Jewish World Review July 15, 2002 / 6 Menachem-Av, 5762
James K. Glassman
Have your cake
Let's be clear. The best place for long-term investors to put their money is a diversified portfolio of stocks. Period.
Still, these are frightening times, and investors are searching for sensible alternatives. This week, I'll discuss several decent choices and then, at the end, a spectacular one that lets you have it both ways. You get the safety of a no-loss guarantee plus the chance for big gains when (some would say "if") the stock market takes off again.
But first, some of the more conventional ways to diversify away from stocks:
? Bonds. A bond is an IOU. When you buy a bond, you make a loan, usually to a large corporation or a government agency. The lender pledges to pay you back on a specific date and send interest checks twice a year.
If you are so worried about terrorism, accounting scandals and the economy that you want to get out of stocks, then you should probably stick to Treasurys. While debtholders stand in front of shareholders in a corporate bankruptcy, there may not be much left to hand out, as owners of WorldCom bonds now suspect. But even in a disaster, the U.S. government, if it's still around, will meet the interest payments of Treasury bonds and give you the principal back at maturity.
With bonds, however, you're faced with more than just credit risk. There's the chance that your principal will be seriously eroded by inflation and that your interest payments won't compensate. For example, long-term government bonds lost ground to inflation in 10 of the 15 years from 1967 through 1981.
Overall, intermediate- and long-term T-bonds have returned an average of 5.3 percent since 1926, according to Ibbotson Associates, while large-cap stocks, represented by the benchmark Standard & Poor's 500 index, have returned 10.7 percent. After inflation, the difference in "real" returns is even more dramatic: 2.2 percent returns for bonds, 7.6 percent for stocks.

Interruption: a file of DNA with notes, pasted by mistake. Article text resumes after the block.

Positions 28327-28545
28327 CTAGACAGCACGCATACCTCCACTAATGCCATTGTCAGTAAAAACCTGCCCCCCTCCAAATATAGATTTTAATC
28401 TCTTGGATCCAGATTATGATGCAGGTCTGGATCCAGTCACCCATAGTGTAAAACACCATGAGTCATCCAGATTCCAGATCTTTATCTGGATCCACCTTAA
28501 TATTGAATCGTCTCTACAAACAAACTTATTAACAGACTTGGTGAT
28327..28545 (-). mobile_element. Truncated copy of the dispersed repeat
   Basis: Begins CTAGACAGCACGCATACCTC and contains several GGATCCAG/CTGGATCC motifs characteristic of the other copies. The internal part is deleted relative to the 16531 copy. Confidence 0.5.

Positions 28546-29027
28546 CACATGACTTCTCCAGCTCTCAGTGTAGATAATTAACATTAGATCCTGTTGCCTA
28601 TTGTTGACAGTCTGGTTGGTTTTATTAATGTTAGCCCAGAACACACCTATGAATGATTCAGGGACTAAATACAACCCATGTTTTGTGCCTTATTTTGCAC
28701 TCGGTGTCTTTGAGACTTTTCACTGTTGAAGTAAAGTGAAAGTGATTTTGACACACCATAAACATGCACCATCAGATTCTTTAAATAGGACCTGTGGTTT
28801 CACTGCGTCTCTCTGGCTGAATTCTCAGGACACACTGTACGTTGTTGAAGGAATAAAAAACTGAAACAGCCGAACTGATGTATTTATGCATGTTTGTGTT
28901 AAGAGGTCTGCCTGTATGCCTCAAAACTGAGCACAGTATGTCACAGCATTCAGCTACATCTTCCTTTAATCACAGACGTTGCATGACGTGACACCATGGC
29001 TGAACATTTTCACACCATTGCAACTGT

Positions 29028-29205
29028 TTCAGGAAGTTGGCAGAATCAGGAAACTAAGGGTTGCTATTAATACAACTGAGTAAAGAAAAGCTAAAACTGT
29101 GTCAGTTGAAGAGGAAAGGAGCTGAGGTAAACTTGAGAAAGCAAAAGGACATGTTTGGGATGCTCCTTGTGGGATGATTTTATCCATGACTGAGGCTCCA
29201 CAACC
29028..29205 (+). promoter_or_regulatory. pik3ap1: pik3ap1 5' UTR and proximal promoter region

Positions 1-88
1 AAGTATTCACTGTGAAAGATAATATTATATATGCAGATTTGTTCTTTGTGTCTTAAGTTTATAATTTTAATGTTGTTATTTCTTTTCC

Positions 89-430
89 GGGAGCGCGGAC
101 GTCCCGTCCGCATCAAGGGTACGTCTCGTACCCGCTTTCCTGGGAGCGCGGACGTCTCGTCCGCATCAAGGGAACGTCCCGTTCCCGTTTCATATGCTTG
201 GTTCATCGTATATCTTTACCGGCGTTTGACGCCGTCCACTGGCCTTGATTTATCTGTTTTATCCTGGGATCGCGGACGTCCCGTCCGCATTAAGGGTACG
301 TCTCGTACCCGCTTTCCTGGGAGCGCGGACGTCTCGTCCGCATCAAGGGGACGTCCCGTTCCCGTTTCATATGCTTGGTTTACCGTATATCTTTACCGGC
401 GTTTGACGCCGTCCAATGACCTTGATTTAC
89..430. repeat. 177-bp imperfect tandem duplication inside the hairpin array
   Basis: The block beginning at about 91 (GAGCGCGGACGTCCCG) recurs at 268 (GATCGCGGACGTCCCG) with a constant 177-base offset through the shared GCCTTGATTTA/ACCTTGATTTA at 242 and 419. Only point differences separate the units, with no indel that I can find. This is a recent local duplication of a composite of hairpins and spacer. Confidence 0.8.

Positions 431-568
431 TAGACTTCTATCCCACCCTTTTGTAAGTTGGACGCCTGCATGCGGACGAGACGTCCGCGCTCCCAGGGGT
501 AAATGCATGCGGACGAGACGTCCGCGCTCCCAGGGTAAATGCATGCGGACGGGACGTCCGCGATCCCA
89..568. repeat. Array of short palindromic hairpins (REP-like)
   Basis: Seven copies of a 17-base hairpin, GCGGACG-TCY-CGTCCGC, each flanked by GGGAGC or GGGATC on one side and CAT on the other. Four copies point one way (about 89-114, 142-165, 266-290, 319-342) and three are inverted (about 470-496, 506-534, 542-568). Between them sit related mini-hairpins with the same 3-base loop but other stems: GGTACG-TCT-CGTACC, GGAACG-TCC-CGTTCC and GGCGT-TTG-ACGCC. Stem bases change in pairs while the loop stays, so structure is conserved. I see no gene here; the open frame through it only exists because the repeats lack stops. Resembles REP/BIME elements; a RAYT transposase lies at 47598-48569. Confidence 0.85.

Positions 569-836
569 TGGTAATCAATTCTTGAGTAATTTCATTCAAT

Normally, bonds are not a good buy for long-term investors. They have beaten stocks in only one of the 23 five-year overlapping periods since 1975 (i.e., 1975-1980, 1976-1981, etc.). Looking at overlapping 10-year periods, I found that the last time bonds beat stocks was from 1969 to 1979. This time, however, could be different, and there's no doubt that owning U.S. bonds -- which you can buy from banks, brokers, straight from the Treasury or through mutual funds -- gives investors a feeling of confidence. Currently, 10-year bonds pay a little less than 5 percent, but if inflation continues low, real returns could exceed 3 percent. (Another way to guarantee real returns is to buy Treasury Inflation Protection Securities, or TIPS.)
Treasurys are liquid -- that is, they are traded on exchanges after they're issued, just like stocks, and buyers and sellers abound. Municipal bonds, whose interest is tax-exempt, come in thousands of varieties, and individual issues can lack liquidity. Still, muni rates right now are tempting. A 10-year muni with a AAA (tops) credit rating was recently yielding 3.8 percent. That's the equivalent, for someone in a 38 percent tax bracket, of a Treasury that pays 6.3 percent.
Treasurys, corporates and munis can all be bought in portfolios -- either as mutual funds (where the manager has discretion over the bonds bought and sold) or as unit trusts (where the holdings are locked in for a specific time). Be sure to check the expenses on a bond mutual fund. They should be less than half a percentage point a year.
? Cash. What financial professionals call "cash" isn't the green stuff. It's very short-term debt: typically, checking and savings accounts (you are actually lending money to your bank, which, with a federal guarantee, agrees to pay you back); certificates of deposit (savings accounts with a fixed term); money-market funds (mutual funds that own short-term loans, often in the form of commercial paper issued by corporations); and Treasury bills, which are sold by the U.S. government to finance the national debt, in maturities as short as four weeks. Short-term rates change day by day, and the interest yield on a T-bill is usually the benchmark. Right now, it's 1.7 percent on a six-month bill, which is roughly the rate of inflation.